Get under the skin of Newfoundland. This is a six night gastro-cultural winter adventure that your senses will never forget. Your digs for the week are Hares Ears Cottage, nestled in the cliffs of the quirky Outer Battery Neighbourhood in St. John's and the famed Fogo Island Inn. Your culinary adventure will be steeped in local characters, spectacular wildlife and wide-ranging memorable dining experiences, from the exquisite to the edgy. While traveling around St. John’s and Fogo Island our unique CapeRace Culinary MapGuide will lead you to many gastro-cultural experiences powered by colourful characters, local fun, indigenous music and cultural surprises that you'll only ever experience in Newfoundland.
Meet renowned Newfoundland chefs such as Todd Perrin, (Canada’s Top Chef contestant) of Mallard Restaurant and Jeremy Charles of award-winning Raymond's Fine Dining along with Murray McDonald from the Fogo Island Inn. Find out why the top chefs use wild rabbit and moose and foraged berries or be the judge of the best fish & chips in town, a battle raging between two St. John's restaurants that have sat side by side since 1951. Drop in on a 75-year old family business that still serves up take-out baked turkey legs over an ancient counter. Tour the QV Craft Brewery at Quidi Vidi Village and taste many of their craft beers including QV Iceberg Beer, made from 30,000 year old glacial ice. Walk in on their weekly ocean-side kitchen party held every Friday afternoon. Skate or play hockey on a frozen pond, hang out in a locals shed with a roaring woodstove, or venture out on a caribou-tracking expedition. Take a coastal hike and stop for a traditional Newfoundland outdoor boilup.
Fogo Island Inn
The perfect ending to this culinary cultural trip will be a stay at the world-renowned Fogo Island Inn, known as a place of wood-burning stoves, wry humor, dramatic seascapes and sensible luxury. Each guest suite is a contemporary expression of traditional outport design and decor: "handmade modern." You'll have a half day orientation with a dedicated community host and full use of the Inn's facilities: cinema, sauna, contemporary art gallery, gym and yoga space, heritage library, use of storm weather gear and rubber boots, and binoculars in each suite. All of the Inn’s rooms were created using only natural materials such as wood, wool, cotton, and linen and all furniture and textiles were custom designed, locally crafted. The only plastic in the guest rooms is the telephone.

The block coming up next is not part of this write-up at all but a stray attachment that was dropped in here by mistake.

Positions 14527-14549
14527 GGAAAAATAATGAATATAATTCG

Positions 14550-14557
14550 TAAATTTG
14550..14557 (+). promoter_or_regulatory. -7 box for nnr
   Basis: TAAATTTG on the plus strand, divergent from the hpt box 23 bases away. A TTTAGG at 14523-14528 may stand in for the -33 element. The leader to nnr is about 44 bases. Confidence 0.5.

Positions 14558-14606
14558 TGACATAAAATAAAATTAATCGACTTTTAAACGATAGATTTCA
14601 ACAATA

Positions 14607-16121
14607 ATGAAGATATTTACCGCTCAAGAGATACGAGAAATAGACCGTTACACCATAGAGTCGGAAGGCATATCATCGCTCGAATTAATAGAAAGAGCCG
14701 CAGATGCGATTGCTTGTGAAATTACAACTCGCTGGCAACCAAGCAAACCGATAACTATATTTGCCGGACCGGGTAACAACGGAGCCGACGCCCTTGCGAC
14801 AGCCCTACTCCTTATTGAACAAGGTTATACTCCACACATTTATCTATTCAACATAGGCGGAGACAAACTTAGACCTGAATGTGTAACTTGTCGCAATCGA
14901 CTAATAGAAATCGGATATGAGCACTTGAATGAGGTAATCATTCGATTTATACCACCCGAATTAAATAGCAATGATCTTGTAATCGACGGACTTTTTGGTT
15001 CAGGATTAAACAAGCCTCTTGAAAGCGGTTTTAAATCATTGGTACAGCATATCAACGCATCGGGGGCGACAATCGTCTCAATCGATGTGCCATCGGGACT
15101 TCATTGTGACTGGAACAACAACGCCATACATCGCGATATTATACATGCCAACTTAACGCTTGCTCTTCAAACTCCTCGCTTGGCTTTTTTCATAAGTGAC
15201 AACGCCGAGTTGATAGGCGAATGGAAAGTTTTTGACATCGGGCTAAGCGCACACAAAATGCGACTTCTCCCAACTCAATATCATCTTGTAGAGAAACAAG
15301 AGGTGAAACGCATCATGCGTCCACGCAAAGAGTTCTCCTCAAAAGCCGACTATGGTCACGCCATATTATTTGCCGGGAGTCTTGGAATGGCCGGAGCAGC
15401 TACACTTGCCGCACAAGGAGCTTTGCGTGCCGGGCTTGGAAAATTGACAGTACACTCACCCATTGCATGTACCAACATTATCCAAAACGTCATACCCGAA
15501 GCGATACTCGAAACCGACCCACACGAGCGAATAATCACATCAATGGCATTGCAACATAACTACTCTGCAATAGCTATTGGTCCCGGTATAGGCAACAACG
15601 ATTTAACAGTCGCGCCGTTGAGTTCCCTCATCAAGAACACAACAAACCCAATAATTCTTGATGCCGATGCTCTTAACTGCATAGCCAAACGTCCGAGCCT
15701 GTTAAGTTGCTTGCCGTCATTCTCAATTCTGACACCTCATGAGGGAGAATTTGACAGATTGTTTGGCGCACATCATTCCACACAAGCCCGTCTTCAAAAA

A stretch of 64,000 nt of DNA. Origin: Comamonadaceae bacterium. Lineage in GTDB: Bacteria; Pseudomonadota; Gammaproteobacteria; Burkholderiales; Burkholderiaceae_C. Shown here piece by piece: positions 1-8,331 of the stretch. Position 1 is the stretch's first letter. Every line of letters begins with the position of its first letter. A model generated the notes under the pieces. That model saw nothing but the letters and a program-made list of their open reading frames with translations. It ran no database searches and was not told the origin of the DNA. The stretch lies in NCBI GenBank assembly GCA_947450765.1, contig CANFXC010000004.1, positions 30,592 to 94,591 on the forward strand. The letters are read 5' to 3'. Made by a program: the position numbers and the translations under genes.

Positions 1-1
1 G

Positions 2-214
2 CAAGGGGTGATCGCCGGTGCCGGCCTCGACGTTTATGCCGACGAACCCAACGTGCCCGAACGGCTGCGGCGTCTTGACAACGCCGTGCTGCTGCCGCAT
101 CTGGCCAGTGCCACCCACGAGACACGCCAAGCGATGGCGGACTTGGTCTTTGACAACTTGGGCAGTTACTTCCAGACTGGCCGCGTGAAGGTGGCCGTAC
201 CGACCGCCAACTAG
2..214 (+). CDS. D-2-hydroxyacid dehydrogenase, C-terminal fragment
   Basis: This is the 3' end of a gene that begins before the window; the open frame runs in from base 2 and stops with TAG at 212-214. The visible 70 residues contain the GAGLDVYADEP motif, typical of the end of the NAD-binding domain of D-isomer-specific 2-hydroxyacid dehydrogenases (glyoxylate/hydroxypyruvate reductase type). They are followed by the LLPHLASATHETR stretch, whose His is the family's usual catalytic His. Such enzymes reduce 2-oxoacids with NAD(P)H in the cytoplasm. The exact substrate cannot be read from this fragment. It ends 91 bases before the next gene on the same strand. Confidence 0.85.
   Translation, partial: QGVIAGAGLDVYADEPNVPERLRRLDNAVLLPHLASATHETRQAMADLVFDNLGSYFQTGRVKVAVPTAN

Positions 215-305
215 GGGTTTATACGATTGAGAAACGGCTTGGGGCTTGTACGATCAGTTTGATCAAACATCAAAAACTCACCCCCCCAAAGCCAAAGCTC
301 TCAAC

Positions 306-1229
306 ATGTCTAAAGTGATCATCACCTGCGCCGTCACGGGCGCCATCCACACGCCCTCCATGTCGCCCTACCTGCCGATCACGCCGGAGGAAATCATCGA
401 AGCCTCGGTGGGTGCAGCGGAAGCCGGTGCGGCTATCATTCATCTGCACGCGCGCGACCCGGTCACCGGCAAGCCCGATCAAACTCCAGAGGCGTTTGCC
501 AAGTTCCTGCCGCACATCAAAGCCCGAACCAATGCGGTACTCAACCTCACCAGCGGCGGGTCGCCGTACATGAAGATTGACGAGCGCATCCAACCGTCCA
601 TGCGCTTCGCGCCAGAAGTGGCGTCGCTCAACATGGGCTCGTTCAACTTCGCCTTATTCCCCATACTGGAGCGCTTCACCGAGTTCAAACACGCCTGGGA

After a healthy outdoor winter hike you can head to the fourth floor rooftop deck that houses the Inn’s wood-fired saunas and two outdoor hot tubs. The sauna to the north has views of the sea and is a great way to take in the landscape or to stargaze. The south-facing saunas receive direct sunlight into the cabinet with inland views of the rocks, churches, and the local artisan guild. Located at the end of the roof deck, the Inn’s two hot tubs afford both privacy and stunning views of the North Atlantic. Stargaze with uninterrupted views of the ocean over your shoulder and of the sky above you.
Your culinary experience here at the Inn reflects traditional cultural norms. Fogo Islanders have historically hunted, grown, foraged, and caught their food both out of necessity and for pleasure. The Inn carries on these traditions by foraging for berries, supporting local growers and fishers, and exploring the barrens surrounding the Inn in search of the perfect garnish for the spectacular culinary creations. Savoring Fogo Island Inn’s food is a cultural experience combining the best of Fogo Island’s customary foodways with the exciting forward-thinking of contemporary cuisine.
Fogo Island spans about 35 kilometres from east to west and 24 kilometres from north to south with 2,395 people living in 10 distinct communities. The Island boasts countless plant and animal species that thrive in its untamed wilderness. Although located just over halfway between the equator and the North Pole, the Labrador Current passing by Fogo Island's doorstep brings with it the makings for a subarctic landscape and a temperate maritime climate. The Island's boreal forest plays host to herds of caribou, beavers, foxes, mosses, grasses, and wildflowers. Migrating whales and icebergs visit in the spring, and fall’s berry season finds Fogo Island carpeted in at least two dozen varieties of edible berries.
Backstage Kitchen Pass
While touring St. John's and Fogo Island our custom guidebook written specifically for the trip will lead you to simple-kitchen gems set in idyllic wilderness settings and fantasic scenic and cultural wonders.